The Sokkatap( Pagoda of the Buddha)  and Tabot'ap(Pagoda of Many Treasures) pagodas at Pulguksa Temple. Both constructed of granite representing opposites male/female/yin/yang.The 4 pillars at the base of the Tabot'ap pagoda represents man in his coarse state, reaching for the 4 Noble Truths of the Buddha, represented by the platform above .The stone lion at the base protects it from evil influences.

With unification, the cultural differences of Korea's various peoples blurred, leading to a more homogeneous culture throughout the land. Domestic tranquility reigned in the 700s, and the Shilla Dynasty reached its cultural apex: a highly developed artistry and high-quality craftsmanship in metal, stone, and pottery, some of which can still be seen in and around Kyongju. Buddhism gained a strong hold on all classes, and greatly influenced religious and govern­mental affairs. The spread of Confucianism, including the foundation of a Confucian university, gave rise to important rites. This was a time of great social and spiritual energy, when Shilla grew as an international culture, reshaping what It received from China and funneling much of that to Japan.

Seokguram  1938

 

Seokguram  restored

 

 

 Seokguram Grotto, World Heritage Site

The Seokguram Grotto is a hermitage and part of the Bulguksa temple complex. It lies four kilometers east of the temple on Mt. Tohamsan, in Gyeongju, South Korea. The grotto overlooks the Sea of Japan (East Sea) and rests 750 meters above sea level. In 1962, it was designated the 24th national treasure of Korea. In 1995, Seokguram was added to the UNESCO World Heritage List together with the Bulguksa Temple. It exemplifies some of the best Buddhist sculptures in the world.

It is said to have been built by Gim Daeseong and originally called Seokbulsa (석불사, Stone Buddha Temple). Construction began in 742 when Gim Daeseong resigned his position in the king's court or in 751, the 10th year of the reign of King Gyeongdeok of Shilla. This time period was the cultural peak of Unified Shilla. The grotto was completed by the Shilla court in 774, shortly after Gim's death. An old legend stated that Gim was reincarnated for his filial acts in his previous life. The legend relates that the Bulguksa Temple was dedicated to Gim’s parents in his present life while the Seokguram Grotto was dedicated to Gim's parents from a previous life.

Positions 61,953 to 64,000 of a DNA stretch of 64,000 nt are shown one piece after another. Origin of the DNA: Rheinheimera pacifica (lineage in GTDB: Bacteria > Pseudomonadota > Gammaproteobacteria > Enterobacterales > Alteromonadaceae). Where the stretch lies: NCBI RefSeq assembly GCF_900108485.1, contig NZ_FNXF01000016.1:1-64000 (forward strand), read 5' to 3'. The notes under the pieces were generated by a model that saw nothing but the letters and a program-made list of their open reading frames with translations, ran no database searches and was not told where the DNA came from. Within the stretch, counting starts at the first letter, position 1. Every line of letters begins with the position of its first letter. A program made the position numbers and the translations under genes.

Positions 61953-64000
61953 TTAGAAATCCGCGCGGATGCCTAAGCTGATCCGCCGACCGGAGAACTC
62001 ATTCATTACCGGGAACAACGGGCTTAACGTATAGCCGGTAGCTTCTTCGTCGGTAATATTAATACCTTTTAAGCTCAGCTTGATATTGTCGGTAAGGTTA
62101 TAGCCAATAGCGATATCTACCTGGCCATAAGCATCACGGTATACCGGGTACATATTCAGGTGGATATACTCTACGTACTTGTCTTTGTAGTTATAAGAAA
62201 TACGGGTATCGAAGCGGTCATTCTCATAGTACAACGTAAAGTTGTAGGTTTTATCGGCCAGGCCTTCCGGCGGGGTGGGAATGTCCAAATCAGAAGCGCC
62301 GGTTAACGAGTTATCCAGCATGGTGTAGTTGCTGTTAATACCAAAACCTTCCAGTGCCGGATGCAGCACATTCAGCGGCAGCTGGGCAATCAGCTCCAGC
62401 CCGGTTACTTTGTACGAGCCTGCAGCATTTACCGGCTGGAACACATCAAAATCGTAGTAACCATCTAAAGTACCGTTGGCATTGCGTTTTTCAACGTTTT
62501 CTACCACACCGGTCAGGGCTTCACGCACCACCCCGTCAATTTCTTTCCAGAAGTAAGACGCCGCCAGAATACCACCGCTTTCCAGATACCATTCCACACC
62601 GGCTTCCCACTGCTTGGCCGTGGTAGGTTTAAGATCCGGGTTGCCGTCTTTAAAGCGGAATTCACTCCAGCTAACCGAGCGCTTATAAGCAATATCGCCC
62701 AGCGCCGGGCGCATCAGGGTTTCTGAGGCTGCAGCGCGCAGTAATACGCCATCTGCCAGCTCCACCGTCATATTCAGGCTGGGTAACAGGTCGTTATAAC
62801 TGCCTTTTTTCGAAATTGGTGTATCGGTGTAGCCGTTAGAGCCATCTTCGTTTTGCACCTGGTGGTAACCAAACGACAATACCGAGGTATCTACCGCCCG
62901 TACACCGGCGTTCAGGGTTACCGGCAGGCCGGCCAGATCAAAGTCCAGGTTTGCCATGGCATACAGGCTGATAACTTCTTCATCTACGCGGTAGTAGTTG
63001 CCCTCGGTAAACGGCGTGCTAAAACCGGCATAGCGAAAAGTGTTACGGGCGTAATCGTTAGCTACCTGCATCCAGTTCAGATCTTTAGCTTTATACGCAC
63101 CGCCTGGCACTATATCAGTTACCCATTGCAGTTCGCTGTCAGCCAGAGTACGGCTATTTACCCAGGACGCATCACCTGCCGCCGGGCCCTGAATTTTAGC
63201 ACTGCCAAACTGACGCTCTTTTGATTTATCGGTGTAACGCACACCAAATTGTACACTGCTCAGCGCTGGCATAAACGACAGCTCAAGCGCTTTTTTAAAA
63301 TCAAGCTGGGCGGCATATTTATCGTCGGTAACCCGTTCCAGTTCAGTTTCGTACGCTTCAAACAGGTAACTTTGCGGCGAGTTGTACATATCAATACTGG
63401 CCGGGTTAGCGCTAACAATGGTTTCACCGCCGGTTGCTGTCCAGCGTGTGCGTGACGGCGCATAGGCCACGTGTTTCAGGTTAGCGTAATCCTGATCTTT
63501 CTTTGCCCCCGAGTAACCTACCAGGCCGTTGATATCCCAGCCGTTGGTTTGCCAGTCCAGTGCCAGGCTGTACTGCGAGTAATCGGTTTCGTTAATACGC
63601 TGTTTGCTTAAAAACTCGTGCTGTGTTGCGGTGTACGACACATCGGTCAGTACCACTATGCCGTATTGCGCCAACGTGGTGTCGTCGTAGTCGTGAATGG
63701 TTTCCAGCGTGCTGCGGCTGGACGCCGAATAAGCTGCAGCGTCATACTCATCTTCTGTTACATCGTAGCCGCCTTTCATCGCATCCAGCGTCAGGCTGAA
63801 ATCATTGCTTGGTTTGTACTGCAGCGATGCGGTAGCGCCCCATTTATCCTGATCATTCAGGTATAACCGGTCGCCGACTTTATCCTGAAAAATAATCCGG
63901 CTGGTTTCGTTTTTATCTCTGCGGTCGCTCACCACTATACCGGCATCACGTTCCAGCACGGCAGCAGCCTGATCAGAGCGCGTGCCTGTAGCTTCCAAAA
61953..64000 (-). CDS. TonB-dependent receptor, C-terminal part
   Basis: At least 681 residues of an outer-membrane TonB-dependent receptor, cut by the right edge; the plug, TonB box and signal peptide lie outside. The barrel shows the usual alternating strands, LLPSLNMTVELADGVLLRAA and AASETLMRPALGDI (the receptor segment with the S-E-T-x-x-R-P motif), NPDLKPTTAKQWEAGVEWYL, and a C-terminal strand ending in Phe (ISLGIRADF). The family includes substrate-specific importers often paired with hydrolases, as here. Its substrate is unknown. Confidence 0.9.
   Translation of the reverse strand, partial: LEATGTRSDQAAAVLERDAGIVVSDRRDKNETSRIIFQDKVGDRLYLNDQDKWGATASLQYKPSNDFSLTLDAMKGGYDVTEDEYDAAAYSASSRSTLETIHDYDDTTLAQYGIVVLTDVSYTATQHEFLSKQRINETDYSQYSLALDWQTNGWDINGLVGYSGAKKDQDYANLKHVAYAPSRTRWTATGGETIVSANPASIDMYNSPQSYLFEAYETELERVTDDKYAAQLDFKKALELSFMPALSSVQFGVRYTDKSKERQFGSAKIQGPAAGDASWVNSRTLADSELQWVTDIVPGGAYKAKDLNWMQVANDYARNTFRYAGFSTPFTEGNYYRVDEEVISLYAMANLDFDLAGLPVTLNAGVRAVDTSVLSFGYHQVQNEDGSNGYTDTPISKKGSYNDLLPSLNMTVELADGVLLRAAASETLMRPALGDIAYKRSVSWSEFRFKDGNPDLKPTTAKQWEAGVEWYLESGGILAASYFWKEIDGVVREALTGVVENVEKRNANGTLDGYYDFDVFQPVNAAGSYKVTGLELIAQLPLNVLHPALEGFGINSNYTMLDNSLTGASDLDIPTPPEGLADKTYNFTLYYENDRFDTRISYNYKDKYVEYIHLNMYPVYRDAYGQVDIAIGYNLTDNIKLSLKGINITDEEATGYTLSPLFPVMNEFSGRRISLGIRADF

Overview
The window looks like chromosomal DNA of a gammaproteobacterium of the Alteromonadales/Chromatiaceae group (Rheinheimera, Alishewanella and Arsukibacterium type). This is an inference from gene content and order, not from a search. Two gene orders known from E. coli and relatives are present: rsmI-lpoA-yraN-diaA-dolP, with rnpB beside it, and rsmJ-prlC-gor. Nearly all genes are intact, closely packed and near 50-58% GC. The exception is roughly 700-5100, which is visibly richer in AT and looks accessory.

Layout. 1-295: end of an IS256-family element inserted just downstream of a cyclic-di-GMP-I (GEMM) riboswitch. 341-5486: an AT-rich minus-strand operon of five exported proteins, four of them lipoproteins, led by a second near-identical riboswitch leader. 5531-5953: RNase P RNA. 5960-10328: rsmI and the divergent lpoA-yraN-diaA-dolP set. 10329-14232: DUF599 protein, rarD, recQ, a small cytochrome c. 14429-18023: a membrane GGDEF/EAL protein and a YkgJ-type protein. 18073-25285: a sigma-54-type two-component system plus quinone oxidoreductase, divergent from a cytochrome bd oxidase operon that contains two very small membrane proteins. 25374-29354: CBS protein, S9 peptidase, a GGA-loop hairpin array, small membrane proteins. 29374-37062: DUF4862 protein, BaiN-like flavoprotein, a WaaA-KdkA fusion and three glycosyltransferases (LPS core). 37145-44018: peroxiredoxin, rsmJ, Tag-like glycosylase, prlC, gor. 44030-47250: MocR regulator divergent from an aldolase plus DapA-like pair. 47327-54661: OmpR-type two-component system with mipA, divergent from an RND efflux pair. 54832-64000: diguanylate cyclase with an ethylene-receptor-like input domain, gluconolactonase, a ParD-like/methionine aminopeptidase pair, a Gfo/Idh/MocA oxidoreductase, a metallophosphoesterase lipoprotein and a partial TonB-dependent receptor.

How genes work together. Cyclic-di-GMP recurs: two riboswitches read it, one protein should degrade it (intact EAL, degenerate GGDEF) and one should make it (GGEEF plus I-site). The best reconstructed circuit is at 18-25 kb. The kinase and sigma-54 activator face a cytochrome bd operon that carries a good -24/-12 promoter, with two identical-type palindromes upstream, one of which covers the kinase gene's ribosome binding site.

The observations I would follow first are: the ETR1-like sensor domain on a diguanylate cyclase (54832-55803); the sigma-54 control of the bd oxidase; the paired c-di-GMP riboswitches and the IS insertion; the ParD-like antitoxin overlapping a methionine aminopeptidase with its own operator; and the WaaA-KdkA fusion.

A Historical drama of Queen Seondeok.

She reigned as Queen of Shilla, one of the Three Kingdoms of Korea, from 632 to 647. She was Shilla's twenty-seventh ruler, and its first reigning queen.

Decline

By the mid-800s, however, Shilla started to fall apart, due in part to corruption and factional­ism. Increasingly weak and immoral rulers led to instability and the abuse of power by aristocrats. This situation gradually deteriorated into semi-anarchy in which private merchants con­trolled trade with China and Japan, and rebels and bandits took control of rural districts. In the 890s, peasant revolts led to the emergence of leaders who created rival states. One such leader, Kyon Hwon, established the Later Paekje Kingdom in the Cholla-Do area; another was Kungye, who created the state of Later Koguryo in the Kangwon-Do region. Both installed governments backed by strong armies that seriously challenged the Shilla Dynasty, which shrank to a size not much larger than it was some 600 years earlier. In 918, Wang Kon ousted his superior, Kungye, and Later Koguryo was renamed Koryo. After establishing control over the middle of the peninsula, Koryo took over Silla in 935 in an amicable transfer of power, and conquered Later Paekje in 936 after numerous hard-fought battles.

 

 

 

 

 

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57BC-668 AD